From Zero to Hero with Vue — Input handling, Loops, Components

From Zero to Hero with Vue — Input handling, Loops, Components

You made it far — but the our path is even further. Keep on reading and learning to become a Vue master. We learned the basics so far, let’s continue.


Input handling

v-model directive

Forms play a key role in any modern application, from login screen to dashboards.

Let’s make our message dynamic. By making the input interactive — we can decide what our message property will be. Keep in mind, all inputs should be wrapped inside a form tag.

https://stackoverflow.com/a/29011407/5073961

Creating our first v-model

That’s all there is to simple inputs with Vue! Just create a simple input and attach a v-model directive to it and watch the magic happen.

Dynamic message

Notice how all bindings to message property are updated too!

Super simple — love how Vue turns complicated subjects to very approachable solutions.

caveat: Vue will always prioritise the Vue instance over provided defaults

Moving on to the checkbox, let’s bind our checkbox to the boolean hasMessage property.

Toggling our message with the freshly created checkbox

That’s all there is! There’s literally no plumbing and setup. Vue also provides a lot of flexibility.

Here’s a quick example of the select input;

select input example

All we did was created a new data property called selected and display the results.

Testing the select input

Bonus tip; You can add modifiers to the v-model.

.trim will remove all whitespace


Loops

v-for directive

Loops are made right and simple with Vue. Loops are useful to iterate over bunch of data and displaying it. Good scenarios when to use loops — fetching data from the backend.

For now we’re going to use mock data. Add a new property called messages — notice the plural! The messages property is the array which holds all our messages.

adding messages

Here’s one way to iterate over all the messages using the v-for directive;

v-for directive

V-for iterates over all objects inside an array and lets us display them.

Here we go! We successfully looped over our collection of messages.

Bonus performance tip;

Using the :key directive for loops will boost performance


Components

Components are reusable Vue instances with a name. Components let us reuse existing markup and functionality. The reason why we want to reuse code is simple — so we don’t repeat ourselves. We want our code to be DRY — Don’t repeat yourself.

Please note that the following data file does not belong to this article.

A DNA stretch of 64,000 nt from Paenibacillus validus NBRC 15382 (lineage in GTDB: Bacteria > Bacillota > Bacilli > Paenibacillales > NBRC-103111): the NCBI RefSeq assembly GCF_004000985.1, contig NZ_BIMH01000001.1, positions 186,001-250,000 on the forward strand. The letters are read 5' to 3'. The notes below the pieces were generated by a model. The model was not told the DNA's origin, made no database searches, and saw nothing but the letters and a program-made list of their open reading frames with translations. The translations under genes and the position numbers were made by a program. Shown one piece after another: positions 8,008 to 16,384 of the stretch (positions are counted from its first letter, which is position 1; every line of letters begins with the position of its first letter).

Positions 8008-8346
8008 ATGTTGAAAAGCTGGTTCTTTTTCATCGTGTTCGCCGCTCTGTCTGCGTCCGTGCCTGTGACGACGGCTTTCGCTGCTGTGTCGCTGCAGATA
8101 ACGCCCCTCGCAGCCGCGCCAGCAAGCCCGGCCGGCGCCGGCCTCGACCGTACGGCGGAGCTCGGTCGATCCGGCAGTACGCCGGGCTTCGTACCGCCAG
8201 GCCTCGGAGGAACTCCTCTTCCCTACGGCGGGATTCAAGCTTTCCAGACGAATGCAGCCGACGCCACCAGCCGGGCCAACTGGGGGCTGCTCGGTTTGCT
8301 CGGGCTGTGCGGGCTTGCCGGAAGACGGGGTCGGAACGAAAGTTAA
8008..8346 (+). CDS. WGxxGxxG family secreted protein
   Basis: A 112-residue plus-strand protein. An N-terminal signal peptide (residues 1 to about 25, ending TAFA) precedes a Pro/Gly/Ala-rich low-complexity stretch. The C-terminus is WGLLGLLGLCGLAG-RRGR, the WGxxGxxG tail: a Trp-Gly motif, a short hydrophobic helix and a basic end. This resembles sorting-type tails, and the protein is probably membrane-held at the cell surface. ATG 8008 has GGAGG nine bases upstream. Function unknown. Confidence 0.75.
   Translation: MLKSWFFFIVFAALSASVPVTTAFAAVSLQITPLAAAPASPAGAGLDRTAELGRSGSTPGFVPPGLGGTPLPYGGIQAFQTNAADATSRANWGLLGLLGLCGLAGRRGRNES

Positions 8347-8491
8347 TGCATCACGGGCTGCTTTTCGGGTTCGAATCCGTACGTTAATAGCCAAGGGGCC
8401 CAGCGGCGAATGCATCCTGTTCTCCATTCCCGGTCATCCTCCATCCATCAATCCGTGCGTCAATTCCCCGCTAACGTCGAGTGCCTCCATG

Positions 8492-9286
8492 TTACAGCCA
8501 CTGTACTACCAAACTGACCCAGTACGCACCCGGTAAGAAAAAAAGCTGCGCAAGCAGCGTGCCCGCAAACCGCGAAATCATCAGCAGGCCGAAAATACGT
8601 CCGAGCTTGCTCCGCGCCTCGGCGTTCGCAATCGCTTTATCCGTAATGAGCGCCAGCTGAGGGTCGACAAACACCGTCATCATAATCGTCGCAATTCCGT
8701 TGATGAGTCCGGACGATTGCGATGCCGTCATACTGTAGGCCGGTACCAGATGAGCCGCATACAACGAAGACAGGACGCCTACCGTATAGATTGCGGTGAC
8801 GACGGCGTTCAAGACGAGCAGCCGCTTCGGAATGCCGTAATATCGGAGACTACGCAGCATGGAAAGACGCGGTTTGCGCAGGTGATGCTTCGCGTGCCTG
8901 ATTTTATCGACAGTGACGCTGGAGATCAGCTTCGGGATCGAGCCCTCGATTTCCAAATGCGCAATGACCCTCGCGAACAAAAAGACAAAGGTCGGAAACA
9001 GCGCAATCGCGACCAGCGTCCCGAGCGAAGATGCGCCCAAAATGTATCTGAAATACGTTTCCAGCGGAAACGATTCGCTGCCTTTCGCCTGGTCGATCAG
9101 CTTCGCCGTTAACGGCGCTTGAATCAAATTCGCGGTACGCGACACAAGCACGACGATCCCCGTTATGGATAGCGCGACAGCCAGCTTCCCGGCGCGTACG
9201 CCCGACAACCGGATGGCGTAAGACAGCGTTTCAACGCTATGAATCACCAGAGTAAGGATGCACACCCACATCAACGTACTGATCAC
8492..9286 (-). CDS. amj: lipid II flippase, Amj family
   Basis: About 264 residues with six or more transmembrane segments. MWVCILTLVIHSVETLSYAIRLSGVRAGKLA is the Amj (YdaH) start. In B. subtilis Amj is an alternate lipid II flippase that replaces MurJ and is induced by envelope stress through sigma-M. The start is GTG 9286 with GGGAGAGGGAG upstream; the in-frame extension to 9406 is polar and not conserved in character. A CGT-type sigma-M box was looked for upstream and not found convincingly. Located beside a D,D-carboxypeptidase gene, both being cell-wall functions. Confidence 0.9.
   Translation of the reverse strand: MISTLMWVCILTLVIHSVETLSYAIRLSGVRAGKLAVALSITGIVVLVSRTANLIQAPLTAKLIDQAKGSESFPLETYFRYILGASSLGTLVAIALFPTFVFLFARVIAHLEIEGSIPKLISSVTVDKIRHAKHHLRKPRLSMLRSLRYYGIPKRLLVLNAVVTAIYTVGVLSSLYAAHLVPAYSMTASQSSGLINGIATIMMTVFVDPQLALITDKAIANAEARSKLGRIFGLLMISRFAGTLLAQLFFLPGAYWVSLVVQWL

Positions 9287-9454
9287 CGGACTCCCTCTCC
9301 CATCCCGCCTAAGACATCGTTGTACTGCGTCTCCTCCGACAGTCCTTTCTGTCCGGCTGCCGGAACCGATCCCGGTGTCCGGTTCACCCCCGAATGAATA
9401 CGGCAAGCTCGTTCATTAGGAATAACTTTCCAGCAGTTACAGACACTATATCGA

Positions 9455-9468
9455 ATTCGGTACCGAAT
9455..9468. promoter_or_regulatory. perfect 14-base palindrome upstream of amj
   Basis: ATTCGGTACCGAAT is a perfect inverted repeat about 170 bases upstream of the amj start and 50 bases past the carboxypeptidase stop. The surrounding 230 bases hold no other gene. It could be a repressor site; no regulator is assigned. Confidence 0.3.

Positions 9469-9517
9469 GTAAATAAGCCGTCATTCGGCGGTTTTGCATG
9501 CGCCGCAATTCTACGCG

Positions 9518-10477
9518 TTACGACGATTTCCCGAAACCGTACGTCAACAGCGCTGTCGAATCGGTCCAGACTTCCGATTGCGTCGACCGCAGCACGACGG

https://en.wikipedia.org/wiki/Don%27t_repeat_yourself

Right so, here’s what a basic Vue component looks like;

Creating a basic Vue component

Vue components are very simple to create;

  • We call the Vue.component instance and give it a variable name, navbar is this example.
  • The first argument for the component is the name, the second argument is an object where you can specify the options, like data, methods, template

The template is where we place our HTML. Pay close attention, those are no regular strings — those are template literals.

https://developer.mozilla.org/en-US/docs/Web/JavaScript/Reference/Template_literals

If you’re using VSC — these two extensions enable syntax highlighting and other handy tools.

Vue VS Code Extension Pack - Visual Studio Marketplace

Vue Inline Template - Visual Studio Marketplace

We have to make Vue aware of our components. Let’s include our component in the main instance, like below;

And now we can place our custom tags inside the HTML.

Adding our navbar element inside the HTML

Here’s how the navbar we created looks inside the browser.

reusable Vue components

Notice the DOM is plain HTML, which means any browser that supports HTML, supports Vue components.

Cool! We know how to leverage Vue components now! Vue components are much more capable than just rendering markup, let’s continue our journey and see what else the Vue components can do for us.

If you ran into any errors, check out the source code

# vue
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